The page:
Combining smart materials with other materials to form composites has received attention due to the possibility of obtaining improved performance and functionality. One such composite combines Terfenol-D particulates with a soft epoxy, with the particles magnetically aligned in one direction forming an anisotropic structure. In this paper we consider the fabrication of the particle composites and the implementation of the composites in a hybrid Ferroelectric/ferromagnetic transducer presented previously. The composite was first tested quasistatically for obtaining material property information and identifying suitable bias conditions. The transducer was then tested for dynamic response, both of the individual parts and with the full system powered, for purposes of validating the concept of hybrid actuation and the model. The transducer is modeled through basic mechanical vibration principles,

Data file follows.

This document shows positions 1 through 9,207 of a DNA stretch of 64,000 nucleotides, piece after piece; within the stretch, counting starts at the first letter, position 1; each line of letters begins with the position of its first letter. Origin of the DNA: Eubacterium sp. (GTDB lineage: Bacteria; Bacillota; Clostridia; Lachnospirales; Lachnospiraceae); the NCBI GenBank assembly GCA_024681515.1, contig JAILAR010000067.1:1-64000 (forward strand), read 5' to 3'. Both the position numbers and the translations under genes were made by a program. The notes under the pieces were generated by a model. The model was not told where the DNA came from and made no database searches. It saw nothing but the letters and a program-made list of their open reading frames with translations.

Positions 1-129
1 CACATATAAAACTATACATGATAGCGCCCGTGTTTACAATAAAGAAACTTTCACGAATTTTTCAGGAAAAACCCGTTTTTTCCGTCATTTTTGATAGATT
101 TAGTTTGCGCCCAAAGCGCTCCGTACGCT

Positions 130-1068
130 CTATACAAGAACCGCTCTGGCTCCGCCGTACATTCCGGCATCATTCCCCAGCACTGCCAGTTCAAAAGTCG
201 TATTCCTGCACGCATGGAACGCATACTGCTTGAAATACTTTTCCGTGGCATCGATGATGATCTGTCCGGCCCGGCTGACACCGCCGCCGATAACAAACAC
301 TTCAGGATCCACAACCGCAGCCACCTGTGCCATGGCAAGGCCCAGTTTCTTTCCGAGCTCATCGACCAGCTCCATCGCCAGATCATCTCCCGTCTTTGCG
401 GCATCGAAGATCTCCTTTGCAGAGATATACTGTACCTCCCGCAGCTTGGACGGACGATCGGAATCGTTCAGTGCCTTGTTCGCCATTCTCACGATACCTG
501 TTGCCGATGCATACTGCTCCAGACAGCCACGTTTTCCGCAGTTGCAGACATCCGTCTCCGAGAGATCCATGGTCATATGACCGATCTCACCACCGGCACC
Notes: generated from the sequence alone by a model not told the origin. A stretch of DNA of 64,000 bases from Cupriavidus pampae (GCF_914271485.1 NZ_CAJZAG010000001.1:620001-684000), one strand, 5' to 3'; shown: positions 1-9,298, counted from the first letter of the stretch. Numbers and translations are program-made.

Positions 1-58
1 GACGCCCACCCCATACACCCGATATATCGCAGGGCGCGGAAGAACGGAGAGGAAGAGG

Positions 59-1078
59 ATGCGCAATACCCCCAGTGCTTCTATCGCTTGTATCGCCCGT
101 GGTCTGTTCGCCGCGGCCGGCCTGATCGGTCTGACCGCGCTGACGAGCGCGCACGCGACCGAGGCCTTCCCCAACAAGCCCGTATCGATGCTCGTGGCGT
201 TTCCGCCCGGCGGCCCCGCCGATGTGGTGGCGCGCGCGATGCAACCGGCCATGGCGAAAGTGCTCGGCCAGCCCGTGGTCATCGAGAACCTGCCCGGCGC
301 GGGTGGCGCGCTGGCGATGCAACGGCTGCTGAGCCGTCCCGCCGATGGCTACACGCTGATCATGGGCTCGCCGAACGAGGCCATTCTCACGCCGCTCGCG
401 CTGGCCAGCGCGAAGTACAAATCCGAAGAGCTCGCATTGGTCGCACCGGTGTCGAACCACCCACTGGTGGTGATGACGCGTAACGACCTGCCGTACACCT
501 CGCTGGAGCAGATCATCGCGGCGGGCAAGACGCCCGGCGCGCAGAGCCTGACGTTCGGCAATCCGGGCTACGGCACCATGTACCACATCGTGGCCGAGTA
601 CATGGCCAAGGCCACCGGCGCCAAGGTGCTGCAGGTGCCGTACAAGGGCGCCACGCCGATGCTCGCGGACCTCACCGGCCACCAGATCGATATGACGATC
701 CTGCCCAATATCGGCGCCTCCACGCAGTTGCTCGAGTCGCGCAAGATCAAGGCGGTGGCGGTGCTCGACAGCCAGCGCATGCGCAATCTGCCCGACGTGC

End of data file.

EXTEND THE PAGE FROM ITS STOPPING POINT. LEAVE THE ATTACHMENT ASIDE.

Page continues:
electroacoustics theory, and constitutive relations for electrostrictive and magnetostrictive materials operated in linear regimes. The paper highlights the advantageous properties of the Terfenol-D composite when utilized in this hybrid transducer in regard to the increased resistivity, decreased eddy current losses, and reduced density. The paper also proposes a model based approach for understanding the factors that control the reduced, and hence disadvantageous in some cases, stiffness and electromechanical coupling coefficient of the Terfenol-D composite.